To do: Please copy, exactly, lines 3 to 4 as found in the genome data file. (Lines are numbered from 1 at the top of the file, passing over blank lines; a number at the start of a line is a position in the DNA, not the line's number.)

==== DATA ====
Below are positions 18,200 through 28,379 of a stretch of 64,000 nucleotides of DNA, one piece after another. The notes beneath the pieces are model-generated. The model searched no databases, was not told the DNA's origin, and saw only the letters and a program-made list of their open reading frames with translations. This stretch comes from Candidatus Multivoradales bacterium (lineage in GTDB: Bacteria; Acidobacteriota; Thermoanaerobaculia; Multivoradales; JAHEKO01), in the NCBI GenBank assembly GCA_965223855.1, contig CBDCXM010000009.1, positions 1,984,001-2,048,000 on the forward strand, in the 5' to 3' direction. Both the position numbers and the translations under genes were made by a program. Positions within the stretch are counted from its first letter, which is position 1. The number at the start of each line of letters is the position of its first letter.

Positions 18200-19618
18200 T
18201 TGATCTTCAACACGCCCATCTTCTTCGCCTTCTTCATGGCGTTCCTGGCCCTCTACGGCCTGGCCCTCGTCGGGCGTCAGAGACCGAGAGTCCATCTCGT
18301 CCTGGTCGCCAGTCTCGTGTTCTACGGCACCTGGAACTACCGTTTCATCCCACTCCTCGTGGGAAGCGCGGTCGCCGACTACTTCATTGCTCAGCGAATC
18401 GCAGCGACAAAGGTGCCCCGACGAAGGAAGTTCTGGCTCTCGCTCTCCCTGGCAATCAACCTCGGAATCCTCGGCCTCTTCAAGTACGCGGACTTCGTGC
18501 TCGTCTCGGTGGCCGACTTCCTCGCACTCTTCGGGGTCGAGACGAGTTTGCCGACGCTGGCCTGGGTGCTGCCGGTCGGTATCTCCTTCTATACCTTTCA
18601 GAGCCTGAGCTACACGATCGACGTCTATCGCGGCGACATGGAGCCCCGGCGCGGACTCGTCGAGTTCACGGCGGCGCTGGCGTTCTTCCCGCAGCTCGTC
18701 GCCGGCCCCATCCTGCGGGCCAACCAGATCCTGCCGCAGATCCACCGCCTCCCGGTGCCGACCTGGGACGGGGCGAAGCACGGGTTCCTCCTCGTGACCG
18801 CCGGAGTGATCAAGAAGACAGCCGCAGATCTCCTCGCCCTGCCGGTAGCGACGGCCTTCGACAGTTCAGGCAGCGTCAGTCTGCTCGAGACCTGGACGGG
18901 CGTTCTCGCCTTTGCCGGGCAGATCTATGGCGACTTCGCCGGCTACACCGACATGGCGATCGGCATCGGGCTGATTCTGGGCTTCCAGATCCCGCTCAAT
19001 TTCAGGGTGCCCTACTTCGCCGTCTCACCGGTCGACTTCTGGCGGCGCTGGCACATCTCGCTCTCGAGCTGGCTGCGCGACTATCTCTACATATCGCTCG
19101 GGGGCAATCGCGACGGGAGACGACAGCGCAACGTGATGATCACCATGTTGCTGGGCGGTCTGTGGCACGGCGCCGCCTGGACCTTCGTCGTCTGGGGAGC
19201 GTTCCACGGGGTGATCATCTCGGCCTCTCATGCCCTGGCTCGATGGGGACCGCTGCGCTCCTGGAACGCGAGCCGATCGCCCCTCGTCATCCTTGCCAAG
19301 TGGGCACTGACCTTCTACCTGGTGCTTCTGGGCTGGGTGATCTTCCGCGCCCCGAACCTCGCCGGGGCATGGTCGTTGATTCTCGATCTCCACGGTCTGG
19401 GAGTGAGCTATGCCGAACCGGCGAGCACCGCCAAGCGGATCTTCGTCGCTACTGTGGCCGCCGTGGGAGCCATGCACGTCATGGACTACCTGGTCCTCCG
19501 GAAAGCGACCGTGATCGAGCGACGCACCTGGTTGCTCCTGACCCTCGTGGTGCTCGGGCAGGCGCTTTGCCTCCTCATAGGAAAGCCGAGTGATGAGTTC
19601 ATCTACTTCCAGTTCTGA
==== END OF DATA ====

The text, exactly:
18200 T
18201 TGATCTTCAACACGCCCATCTTCTTCGCCTTCTTCATGGCGTTCCTGGCCCTCTACGGCCTGGCCCTCGTCGGGCGTCAGAGACCGAGAGTCCATCTCGT